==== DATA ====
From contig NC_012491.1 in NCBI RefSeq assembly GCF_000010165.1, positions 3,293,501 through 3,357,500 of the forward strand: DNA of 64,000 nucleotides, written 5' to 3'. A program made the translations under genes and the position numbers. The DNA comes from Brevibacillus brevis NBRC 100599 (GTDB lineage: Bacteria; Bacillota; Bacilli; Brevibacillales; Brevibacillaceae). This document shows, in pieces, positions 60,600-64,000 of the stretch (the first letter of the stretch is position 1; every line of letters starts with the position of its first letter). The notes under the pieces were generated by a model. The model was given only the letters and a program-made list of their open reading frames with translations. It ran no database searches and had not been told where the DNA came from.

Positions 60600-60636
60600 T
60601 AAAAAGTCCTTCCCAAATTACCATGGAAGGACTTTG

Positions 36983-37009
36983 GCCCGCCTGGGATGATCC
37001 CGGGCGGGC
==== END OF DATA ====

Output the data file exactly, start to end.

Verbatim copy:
From contig NC_012491.1 in NCBI RefSeq assembly GCF_000010165.1, positions 3,293,501 through 3,357,500 of the forward strand: DNA of 64,000 nucleotides, written 5' to 3'. A program made the translations under genes and the position numbers. The DNA comes from Brevibacillus brevis NBRC 100599 (GTDB lineage: Bacteria; Bacillota; Bacilli; Brevibacillales; Brevibacillaceae). This document shows, in pieces, positions 60,600-64,000 of the stretch (the first letter of the stretch is position 1; every line of letters starts with the position of its first letter). The notes under the pieces were generated by a model. The model was given only the letters and a program-made list of their open reading frames with translations. It ran no database searches and had not been told where the DNA came from.

Positions 60600-60636
60600 T
60601 AAAAAGTCCTTCCCAAATTACCATGGAAGGACTTTG

Positions 36983-37009
36983 GCCCGCCTGGGATGATCC
37001 CGGGCGGGC